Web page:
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Malteurop North America Selects Reliable Baldor Products for Malthouse Upgrade

Malt is a processed form of barley and is one of the basic ingredients used to brew beer. Often referred to as the “soul” of beer, malt provides most of the complex carbohydrates and sugars needed to give this beverage its distinctive flavor and color. The Malteurop Group, the world’s leading malt producer headquartered in Reims, France, has perfected the precise control required to produce premium quality malt barley.

Malteurop acquired U.S.-based ADM Malting in 2008, including a malting facility in Milwaukee, Wisconsin, a city historically linked to the beer industry. Soon after, work began to upgrade the facility, including one of the large malt houses at the plant.

Gary McLoughlin, vice president of operations for Malteurop North America, says all 12 malting beds needed to be upgraded, replacing aging equipment with more reliable and more efficient technology. Each bed is nearly 127 feet long and 18 feet wide and holds 100 tons of cleaned and hydrated barley. Over a four-day period, 11 separate screw mixers are continuously moved back and forth through the bed, while the barley germinates. Moisture levels are maintained or raised during this process by moving humidified air through the barley. McLoughlin says there is no room for error over this time-critical process because equipment failure can result in substandard barley malt.

“Once we give the barley water and air, there is no stopping the germination process –– the barley doesn’t care that we’ve had a breakdown, it just keeps growing,” explains McLoughlin. “If we are down too long, we’ll have to throw the batch out, and if we can’t evacuate the bed in time, we have a real problem with backing up production because there is always a batch waiting. This is why equipment reliability is so important to us.”

Dave Hinners, the facility’s project engineer, led the in-house design effort for the upgrade. He says the high humidity required for the germination process and the extensive cleaning between batches has led to a high failure rate for both mechanical and electrical equipment. Working with Kurz Electric Solutions, a local distributor helping discussed how bearings were especially troubling, difficult to maintain and even more difficult to remove. When the Kurz team demonstrated the features of the Dodge Imperial™ bearing, Hinners believed he may have found the solution.

“The unique mounting method of this bearing makes it easy to install but also easy to remove, if needed,” says Hinners. “But it’s the triple-lip sealing system that really sold us on the Imperial. The biggest enemy in our facility is water, and if we can keep water out, a major problem is solved.”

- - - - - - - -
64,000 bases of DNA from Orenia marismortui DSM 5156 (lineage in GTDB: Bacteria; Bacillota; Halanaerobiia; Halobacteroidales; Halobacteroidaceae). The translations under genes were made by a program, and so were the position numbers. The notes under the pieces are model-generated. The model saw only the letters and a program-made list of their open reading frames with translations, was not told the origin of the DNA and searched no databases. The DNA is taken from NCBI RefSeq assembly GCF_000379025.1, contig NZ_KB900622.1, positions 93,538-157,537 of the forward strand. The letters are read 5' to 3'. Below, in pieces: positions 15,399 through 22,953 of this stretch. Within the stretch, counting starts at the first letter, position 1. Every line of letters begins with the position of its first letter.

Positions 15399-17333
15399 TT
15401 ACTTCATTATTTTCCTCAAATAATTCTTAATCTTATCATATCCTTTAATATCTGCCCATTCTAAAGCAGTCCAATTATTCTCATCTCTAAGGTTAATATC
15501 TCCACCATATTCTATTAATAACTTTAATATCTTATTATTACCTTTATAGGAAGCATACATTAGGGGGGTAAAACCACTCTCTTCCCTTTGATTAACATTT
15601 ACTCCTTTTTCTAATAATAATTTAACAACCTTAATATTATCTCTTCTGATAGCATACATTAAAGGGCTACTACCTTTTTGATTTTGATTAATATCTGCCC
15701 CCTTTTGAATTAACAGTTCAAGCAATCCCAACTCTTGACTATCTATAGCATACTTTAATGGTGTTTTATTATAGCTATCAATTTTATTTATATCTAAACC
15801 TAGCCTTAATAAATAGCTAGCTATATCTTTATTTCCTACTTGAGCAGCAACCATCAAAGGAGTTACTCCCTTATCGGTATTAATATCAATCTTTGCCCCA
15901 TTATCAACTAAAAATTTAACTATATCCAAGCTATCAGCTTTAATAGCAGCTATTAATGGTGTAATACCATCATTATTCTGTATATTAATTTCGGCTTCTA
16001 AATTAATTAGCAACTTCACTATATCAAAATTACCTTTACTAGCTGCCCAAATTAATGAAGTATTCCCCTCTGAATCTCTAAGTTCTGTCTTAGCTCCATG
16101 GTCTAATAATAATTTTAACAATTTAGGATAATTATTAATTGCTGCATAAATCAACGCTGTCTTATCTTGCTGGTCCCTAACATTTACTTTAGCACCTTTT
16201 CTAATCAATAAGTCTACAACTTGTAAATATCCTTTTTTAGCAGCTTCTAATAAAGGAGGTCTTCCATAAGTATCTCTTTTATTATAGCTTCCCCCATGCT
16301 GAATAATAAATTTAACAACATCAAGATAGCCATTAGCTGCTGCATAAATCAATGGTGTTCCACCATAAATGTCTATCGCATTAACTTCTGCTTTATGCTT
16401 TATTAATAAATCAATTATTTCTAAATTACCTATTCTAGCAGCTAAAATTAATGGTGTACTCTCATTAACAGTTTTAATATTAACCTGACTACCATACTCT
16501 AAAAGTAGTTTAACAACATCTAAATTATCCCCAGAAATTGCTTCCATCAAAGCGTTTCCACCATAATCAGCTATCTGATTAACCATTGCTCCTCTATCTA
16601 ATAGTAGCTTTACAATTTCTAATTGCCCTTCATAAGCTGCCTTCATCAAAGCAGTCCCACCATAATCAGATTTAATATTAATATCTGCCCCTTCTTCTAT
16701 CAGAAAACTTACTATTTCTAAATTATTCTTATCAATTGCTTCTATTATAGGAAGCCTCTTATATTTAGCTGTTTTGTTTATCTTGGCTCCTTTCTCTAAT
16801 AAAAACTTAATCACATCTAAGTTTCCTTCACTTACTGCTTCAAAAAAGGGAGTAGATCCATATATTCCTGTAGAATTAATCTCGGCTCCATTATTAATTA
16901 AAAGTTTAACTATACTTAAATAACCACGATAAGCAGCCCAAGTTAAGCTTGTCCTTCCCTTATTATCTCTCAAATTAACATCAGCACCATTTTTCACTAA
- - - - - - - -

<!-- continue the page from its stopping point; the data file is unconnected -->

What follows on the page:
Needing to be certain before making the final decision, an Imperial bearing was installed to see how it would perform. Hinners says after an 18-month test, he got the results he was hoping for.

“Taking a bearing off in the past would have involved hydraulics, torches and saws,” says Hinners. “But the Imperial was easy to get off. The sealing system worked because this bearing looked very good.”

While the bearing was under test, the Malteurop team continued to work with the Kurz team, the local Dodge field sales engineer and Baldor’s Milwaukee district office to put together the most reliable motor and gearbox package. The products had to be engineered to withstand the harsh conditions, and because this was a retro-fit, they had to fit the existing envelope. Because motors were failing due to severely corroded housings, Mike Glynn, Kurz vice president for marketing and new business development, recommended Baldor’s SSE Stainless Steel Super-E motor.

“This stainless motor is designed to perform in harsh conditions longer than anything else available today,” says Glynn. “And, to make sure we could get the right reducer to fit, Dodge sales engineer Brian Koch helped us with a design for the Dodge Quantis E-Z Kleen. And just like the bearing test, we placed a plate from the unit in the environment to prove that the reducers’ 13-step coating system would hold up without rusting - and it did."

As an added benefit, Baldor pre-assembled the motors and gearboxes, so the Malteurop team didn't have to worry about assembly on-site.

With the project nearly complete, McLaughlin says he's pleases with the results. Between the performance, reliability and energy savings these products offer, he is convinced they have found the right solution. He credits the success to the skills of the in-house engineering team and the expertise provided by valued partners.

"This has been a significant project for us," says McLaughlin. But with this collaboration and the attention to detail, the project is a success. "We knew what we wanted, and with help, we got what we wanted. And now we believe we have the right solution."